99% of fights are not worth your time. Keep fighting if you will, but I'm moving on. 

In 2016, I learned that the only limitation you have is the limitation you put on yourself. 

Kiara and I went over to dinner with my grandma and uncle a couple months ago. My uncle is this incredible dude who went through a ton of crap in his life, and when he came out of the other side from all of the crazy things he went through - divorce, alcoholism, debt - he said that the number one thing he learned was that things started to change when he changed the way he thought about himself.  

A huge part of our culture is built on telling us we're not good enough and that we need to do better, that we can't achieve our dreams without buying X or Y or Z, that we're just not good enough. I have spent so much of my life with this type of low self-esteem because of that mentality fed to us by media growing up in the U.S. Because of this, I've spent a massive amount of energy this year changing the beliefs I hold about myself. 

I am a good artist. 

I am influential. 

I can build a business. 

I don't have to be stressed or angry all the time. 

I do believe in myself. 

Think about all the lies you tell yourself and see how many of them hold you back. Then change the crap out of them. 

In 2016, I learned that I can trust God. 

If you're not religious or don't believe in God, that's fine. I never want to try and convert someone because I grew up with people around me always trying to convert me and always trying to convert other people. 2016 was an absolutely crazy year for me, down to every little detail - including the day I got married.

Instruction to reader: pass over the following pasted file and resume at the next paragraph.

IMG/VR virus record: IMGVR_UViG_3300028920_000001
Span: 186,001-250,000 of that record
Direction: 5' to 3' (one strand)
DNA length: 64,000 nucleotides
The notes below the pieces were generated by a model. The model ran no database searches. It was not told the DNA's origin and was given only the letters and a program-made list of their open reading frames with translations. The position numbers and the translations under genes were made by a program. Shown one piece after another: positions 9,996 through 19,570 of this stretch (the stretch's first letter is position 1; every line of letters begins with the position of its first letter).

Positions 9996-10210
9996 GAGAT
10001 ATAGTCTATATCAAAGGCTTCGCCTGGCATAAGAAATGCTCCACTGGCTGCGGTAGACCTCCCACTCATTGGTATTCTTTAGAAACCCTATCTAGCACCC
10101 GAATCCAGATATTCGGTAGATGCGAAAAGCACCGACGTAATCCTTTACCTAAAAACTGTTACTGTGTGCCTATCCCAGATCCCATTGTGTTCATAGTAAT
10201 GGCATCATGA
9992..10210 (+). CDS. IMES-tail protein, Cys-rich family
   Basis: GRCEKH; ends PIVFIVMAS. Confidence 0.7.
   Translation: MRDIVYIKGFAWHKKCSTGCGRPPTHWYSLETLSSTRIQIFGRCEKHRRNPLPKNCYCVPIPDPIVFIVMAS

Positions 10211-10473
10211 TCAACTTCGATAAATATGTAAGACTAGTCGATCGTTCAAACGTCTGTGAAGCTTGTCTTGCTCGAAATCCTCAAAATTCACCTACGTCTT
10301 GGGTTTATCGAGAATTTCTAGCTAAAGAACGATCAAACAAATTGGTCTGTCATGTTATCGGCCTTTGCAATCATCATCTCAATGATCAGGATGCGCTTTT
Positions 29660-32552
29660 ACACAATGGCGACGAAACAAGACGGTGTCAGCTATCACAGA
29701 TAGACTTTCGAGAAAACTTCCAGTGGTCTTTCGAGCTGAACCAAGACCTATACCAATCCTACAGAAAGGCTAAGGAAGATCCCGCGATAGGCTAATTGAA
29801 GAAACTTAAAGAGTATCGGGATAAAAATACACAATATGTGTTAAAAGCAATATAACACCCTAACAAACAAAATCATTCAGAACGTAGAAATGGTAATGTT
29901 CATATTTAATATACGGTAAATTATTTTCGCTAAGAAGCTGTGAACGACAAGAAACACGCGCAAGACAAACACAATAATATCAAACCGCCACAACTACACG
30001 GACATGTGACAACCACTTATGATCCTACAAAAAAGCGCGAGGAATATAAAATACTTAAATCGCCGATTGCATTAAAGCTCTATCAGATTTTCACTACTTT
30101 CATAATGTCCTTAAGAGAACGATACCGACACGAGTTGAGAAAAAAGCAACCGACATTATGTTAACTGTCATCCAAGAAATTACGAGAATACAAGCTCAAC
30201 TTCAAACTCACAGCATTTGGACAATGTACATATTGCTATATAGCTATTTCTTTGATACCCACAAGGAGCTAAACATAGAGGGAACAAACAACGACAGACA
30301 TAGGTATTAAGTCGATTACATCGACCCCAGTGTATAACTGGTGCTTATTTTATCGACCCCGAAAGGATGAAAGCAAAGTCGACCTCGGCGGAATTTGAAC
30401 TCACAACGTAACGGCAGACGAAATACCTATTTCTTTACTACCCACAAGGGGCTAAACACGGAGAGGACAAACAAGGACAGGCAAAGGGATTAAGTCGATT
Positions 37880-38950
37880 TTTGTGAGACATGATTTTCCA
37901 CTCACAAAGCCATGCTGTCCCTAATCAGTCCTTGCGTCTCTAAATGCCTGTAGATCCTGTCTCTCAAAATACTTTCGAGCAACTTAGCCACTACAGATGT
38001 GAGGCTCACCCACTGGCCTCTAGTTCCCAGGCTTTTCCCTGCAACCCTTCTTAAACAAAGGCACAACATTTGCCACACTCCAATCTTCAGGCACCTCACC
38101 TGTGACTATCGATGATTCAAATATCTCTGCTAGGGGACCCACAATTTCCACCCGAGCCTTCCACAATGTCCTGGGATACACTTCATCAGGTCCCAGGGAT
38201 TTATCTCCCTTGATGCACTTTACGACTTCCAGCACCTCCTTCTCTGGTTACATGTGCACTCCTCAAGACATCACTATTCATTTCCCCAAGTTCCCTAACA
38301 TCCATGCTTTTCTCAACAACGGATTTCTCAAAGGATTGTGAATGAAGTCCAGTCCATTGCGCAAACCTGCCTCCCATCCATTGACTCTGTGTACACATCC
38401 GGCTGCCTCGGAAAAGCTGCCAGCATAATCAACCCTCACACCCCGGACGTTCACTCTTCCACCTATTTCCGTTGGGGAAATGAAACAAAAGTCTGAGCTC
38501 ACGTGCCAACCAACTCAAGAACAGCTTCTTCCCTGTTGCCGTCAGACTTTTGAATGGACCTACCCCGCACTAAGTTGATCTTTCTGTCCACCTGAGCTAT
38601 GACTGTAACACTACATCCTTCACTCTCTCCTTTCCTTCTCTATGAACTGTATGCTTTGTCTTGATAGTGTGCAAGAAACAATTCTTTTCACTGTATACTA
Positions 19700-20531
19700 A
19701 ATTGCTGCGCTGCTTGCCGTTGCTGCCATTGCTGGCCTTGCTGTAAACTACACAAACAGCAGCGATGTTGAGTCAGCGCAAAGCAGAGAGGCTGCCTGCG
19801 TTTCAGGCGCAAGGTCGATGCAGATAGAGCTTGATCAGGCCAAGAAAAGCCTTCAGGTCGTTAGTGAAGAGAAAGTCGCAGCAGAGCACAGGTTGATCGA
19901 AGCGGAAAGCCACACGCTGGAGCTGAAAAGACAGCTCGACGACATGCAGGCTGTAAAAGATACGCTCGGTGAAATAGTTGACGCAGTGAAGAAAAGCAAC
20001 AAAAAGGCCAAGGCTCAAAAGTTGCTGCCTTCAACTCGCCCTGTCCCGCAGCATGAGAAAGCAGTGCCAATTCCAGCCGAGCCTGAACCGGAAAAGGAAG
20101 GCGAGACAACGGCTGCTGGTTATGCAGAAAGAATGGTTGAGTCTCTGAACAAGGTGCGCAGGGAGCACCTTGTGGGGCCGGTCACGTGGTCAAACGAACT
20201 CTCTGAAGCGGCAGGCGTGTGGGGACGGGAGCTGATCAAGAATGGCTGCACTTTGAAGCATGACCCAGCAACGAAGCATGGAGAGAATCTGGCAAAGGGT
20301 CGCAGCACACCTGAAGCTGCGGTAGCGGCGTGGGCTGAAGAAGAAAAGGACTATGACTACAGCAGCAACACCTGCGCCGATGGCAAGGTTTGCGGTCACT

To be completely honest, for as excited as I was to get married, I was also incredibly scared. I was afraid, mostly selfishly, of my career derailing, my ability to be free to travel subsiding, and a number of other stupid thoughts that were obviously outweighed (and proven completely wrong even before getting married) by my incredible wife. 

But on the day of our wedding, something insane happened. Wedding morning jitters alight, my wife texted me and asked me if I could pick up a bagel and some tea and bring it over to where she was staying in town. Naturally, I obliged. I had to take the remaining payment for our our vendors - $1550 in cash - with me across town because we would be paying our vendors once I picked Kiara up and started our day. 

I put the money in my Moleskine, got some coffee and tea at the cafe, and headed over to Kiara. Halfway there, I noticed that the notebook wasn't where I set it on the passenger seat where I thought I put it after getting coffee. "Ah, it's just fallen on the floor," I told myself. I pulled over to search for it to no avail. I checked the back, sides, and top of the car. Nothing. Nada. The journal and the money were both gone. 

Instead of freaking out, I said a simple prayer - "God, I'm not even worried. If the money is gone, it's gone, and you will get me through it. You'll provide another way of managing this issue." I turned around and re-roved my path to the coffee shop, searching the road along the way. Nothing. I asked the barista's at the cafe if I left it on the counter. Nope. Gone. 

I pulled out of the parking lot, still searching the road. On the pavement just outside of the coffee shop, along the main road, there sat the journal, shredded to pieces by cars, and the money, completely in-tact and sealed in the enveloped I left it in, untouched. God spoke to me in that moment and said "Trust Me. Both with these things and with your marriage." 

These are my 2016 lessons. This is the post I will come back to throughout the year as I go through 2017 and try to make even better choices in the new year.

- David

What is the biggest lesson you learned in 2016? Let me know in a comment below and you could win a FREE e-Book from me!

I'm on a mission to show that the light will always pierce through the darkness.